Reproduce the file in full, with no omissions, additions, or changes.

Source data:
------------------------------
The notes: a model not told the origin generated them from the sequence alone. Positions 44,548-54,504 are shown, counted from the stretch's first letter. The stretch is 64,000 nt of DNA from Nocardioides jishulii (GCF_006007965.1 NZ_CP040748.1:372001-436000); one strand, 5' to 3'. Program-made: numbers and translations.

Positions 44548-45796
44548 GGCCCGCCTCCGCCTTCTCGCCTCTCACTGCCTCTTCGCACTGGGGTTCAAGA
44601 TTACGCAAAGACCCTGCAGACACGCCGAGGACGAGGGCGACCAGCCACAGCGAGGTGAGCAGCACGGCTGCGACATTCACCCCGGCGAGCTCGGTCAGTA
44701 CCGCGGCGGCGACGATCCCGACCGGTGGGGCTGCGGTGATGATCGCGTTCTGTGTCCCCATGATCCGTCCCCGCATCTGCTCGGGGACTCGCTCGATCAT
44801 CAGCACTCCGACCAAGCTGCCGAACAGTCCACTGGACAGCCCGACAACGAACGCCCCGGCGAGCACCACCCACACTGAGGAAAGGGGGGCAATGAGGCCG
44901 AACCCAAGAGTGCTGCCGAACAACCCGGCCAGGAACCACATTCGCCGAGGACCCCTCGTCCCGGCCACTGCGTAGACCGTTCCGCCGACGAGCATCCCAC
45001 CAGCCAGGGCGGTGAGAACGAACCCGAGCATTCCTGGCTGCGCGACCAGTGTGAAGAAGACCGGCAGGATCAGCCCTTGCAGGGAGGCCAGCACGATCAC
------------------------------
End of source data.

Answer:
The notes: a model not told the origin generated them from the sequence alone. Positions 44,548-54,504 are shown, counted from the stretch's first letter. The stretch is 64,000 nt of DNA from Nocardioides jishulii (GCF_006007965.1 NZ_CP040748.1:372001-436000); one strand, 5' to 3'. Program-made: numbers and translations.

Positions 44548-45796
44548 GGCCCGCCTCCGCCTTCTCGCCTCTCACTGCCTCTTCGCACTGGGGTTCAAGA
44601 TTACGCAAAGACCCTGCAGACACGCCGAGGACGAGGGCGACCAGCCACAGCGAGGTGAGCAGCACGGCTGCGACATTCACCCCGGCGAGCTCGGTCAGTA
44701 CCGCGGCGGCGACGATCCCGACCGGTGGGGCTGCGGTGATGATCGCGTTCTGTGTCCCCATGATCCGTCCCCGCATCTGCTCGGGGACTCGCTCGATCAT
44801 CAGCACTCCGACCAAGCTGCCGAACAGTCCACTGGACAGCCCGACAACGAACGCCCCGGCGAGCACCACCCACACTGAGGAAAGGGGGGCAATGAGGCCG
44901 AACCCAAGAGTGCTGCCGAACAACCCGGCCAGGAACCACATTCGCCGAGGACCCCTCGTCCCGGCCACTGCGTAGACCGTTCCGCCGACGAGCATCCCAC
45001 CAGCCAGGGCGGTGAGAACGAACCCGAGCATTCCTGGCTGCGCGACCAGTGTGAAGAAGACCGGCAGGATCAGCCCTTGCAGGGAGGCCAGCACGATCAC